Cultivate Simple Podcast in iTunes Chiot's Run on Facebook Chiot's Run on Twitter Chiot's Run on Pinterest Chiot's Run on Flickr RSS Feed StumbleUpon

A Helping Hand

July 11th, 2011

I talked about my love of watering in the evenings last Friday, mostly because we’ve had a really dry June/July here at Chiot’s Run. From my records we’ve had less than an inch of rain over the last 6 weeks. As a result things are dry, dry, dry (at least it’s raining while I’m writing this post so that’s a welcome change). Most of the time I don’t worry too much about my gardens, with the leaf mulch and the soil improvement I have to water less and less each year. This spring however I planted 350 shrubs for a hedge around the perimeter of the property, I’ve also added 15 new hydrangeas, 50 crowns of asparagus, 17 new boxwoods, and 20-30 perennials. These plants are not established and need a good dose of water each week to make sure they get well rooted in to be drought tolerant in the coming years. That means I’ve been spending a lot of time hauling watering cans and using the hose to make sure I don’t lose any of these new plants.

Since I’m a busy person, I have come up with a few ways to maximize my time watering. Beside some of the new plants, I added small garden hooks that used to have hanging solar lanterns on them (I have 8 of them). I hang the hose over the hook pointing at the plant and turn the hose nozzel on a low spray. While the plant is being watered I can use my watering cans on other plants that need watered. This way I can be watering two different things at once. I usually wear a stop watch and set the timer for 10 minutes, then I switch the hose to the next plant.

This works like a charm if you have specific plants or small garden areas that are in need of more water than other areas and you don’t want to set up the sprinkler to water large portions. This does a better job at spot watering to save water, and is especially handy because you can weed, or do other garden tasks while the plants are being watered.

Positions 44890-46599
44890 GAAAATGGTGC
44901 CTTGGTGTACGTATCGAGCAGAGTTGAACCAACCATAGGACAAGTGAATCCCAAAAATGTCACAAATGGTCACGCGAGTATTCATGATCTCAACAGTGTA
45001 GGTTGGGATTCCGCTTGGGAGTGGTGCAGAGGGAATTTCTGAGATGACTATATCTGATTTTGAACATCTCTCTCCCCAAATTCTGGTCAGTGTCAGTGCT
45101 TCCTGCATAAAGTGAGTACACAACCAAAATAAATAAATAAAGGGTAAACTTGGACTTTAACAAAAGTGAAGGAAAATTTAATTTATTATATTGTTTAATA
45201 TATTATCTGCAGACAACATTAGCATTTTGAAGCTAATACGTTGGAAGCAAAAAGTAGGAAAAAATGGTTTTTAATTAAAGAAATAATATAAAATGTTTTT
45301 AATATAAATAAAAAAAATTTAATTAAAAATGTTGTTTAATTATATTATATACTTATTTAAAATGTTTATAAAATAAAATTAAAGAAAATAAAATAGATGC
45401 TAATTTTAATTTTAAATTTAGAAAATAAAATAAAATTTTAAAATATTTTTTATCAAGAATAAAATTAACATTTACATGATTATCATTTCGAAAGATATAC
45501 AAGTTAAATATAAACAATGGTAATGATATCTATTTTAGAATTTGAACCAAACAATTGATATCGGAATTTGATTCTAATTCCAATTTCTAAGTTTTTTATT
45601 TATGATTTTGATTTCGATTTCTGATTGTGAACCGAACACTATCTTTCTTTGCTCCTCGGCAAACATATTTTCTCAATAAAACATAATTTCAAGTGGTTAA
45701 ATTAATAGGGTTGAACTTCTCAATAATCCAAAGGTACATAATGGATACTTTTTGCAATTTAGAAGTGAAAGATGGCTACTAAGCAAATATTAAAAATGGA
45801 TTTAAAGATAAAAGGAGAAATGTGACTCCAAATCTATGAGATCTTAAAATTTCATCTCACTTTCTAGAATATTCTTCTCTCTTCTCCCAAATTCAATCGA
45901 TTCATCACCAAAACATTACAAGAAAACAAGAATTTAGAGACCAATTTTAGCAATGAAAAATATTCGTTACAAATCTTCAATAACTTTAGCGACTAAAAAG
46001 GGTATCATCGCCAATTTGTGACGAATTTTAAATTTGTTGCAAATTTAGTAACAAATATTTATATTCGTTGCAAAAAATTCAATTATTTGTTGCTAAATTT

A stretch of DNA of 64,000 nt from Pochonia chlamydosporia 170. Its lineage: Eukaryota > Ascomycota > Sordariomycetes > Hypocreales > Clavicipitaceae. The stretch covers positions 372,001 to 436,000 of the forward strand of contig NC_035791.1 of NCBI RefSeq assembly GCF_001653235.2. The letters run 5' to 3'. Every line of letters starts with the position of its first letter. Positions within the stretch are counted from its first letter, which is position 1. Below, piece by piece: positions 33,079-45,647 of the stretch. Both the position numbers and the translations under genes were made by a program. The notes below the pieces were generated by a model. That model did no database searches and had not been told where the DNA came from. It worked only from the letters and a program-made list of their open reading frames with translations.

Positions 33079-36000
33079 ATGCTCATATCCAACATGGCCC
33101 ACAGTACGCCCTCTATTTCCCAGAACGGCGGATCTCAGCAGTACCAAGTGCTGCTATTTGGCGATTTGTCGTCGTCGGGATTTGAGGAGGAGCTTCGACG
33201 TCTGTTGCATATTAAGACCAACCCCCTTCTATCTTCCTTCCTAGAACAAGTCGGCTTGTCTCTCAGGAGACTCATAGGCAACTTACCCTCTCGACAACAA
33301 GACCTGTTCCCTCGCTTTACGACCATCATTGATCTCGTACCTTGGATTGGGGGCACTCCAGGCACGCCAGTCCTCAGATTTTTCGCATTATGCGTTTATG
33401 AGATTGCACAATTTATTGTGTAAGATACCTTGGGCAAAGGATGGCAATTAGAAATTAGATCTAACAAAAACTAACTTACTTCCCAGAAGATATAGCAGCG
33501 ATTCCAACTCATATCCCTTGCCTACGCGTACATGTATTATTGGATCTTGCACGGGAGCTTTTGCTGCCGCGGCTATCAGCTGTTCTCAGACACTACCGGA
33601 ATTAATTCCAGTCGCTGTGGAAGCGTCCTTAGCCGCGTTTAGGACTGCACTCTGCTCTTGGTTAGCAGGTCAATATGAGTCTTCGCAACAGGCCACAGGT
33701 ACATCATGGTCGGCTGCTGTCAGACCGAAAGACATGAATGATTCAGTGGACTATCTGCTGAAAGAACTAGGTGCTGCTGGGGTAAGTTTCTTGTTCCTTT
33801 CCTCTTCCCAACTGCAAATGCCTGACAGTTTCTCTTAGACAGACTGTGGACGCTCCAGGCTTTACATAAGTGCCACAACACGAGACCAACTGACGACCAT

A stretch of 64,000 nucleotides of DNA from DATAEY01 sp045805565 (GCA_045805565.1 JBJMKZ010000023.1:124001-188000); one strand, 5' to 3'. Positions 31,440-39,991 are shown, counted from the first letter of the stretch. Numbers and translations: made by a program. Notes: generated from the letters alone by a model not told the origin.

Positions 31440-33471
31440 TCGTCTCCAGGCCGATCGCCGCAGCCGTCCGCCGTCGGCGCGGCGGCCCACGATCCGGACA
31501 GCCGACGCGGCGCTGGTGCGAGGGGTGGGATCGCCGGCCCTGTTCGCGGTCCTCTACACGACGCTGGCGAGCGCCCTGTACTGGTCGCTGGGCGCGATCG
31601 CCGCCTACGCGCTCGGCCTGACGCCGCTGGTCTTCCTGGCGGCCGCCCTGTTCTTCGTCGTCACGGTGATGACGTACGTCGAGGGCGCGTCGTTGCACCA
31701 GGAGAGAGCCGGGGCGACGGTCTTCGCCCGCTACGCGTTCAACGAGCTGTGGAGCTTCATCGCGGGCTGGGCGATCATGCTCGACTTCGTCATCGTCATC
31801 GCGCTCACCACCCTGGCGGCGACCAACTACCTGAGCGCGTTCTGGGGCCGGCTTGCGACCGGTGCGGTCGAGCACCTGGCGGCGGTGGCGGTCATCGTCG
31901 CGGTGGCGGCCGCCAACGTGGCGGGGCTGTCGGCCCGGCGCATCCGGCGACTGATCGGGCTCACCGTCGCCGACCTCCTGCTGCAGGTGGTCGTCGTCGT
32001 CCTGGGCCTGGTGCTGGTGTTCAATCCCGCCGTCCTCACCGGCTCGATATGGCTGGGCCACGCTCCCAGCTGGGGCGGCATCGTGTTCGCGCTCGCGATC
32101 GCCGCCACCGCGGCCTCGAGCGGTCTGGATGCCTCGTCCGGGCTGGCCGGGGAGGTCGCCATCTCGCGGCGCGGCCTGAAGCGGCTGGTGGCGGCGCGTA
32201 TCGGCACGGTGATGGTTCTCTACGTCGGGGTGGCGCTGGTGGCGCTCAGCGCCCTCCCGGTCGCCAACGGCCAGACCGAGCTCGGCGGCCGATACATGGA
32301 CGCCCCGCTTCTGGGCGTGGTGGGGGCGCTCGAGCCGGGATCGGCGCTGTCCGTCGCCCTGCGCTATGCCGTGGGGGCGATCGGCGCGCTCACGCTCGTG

Do you have any great time saving gardening tips?

8 Comments to “A Helping Hand”
  1. Allison on July 9, 2011 at 8:42 am

    Interesting. We’ve had so much water here, that I haven’t had to water since May. We’ve been getting a heavy dose every two days.

    Reply to Allison's comment

  2. Melissa on July 11, 2011 at 7:54 am

    That’s a great idea! I re-landscaped our whole front yard this year, so I’m in the same boat if we don’t get rain. We’ve been pretty dry except for the nice shower we had on Saturday. I’ve designed the front yard to be drought tolerant once established– but that whole establishing thing seems to take forever sometimes!

    Reply to Melissa's comment

  3. Mary W on July 11, 2011 at 8:55 am

    I attached drip irrigation to the rain barrel in the hops garden. The rain barrel isn’t near any buildings, so it still takes time to fill with the hose, but that takes less time than hand watering and I can focus on weeding and observing what else is going on out there. The system is on a timer that works on 0 psi, so I don’t have to worry if I can’t get out there on a particular day.

    Reply to Mary W's comment

  4. Val on July 11, 2011 at 1:47 pm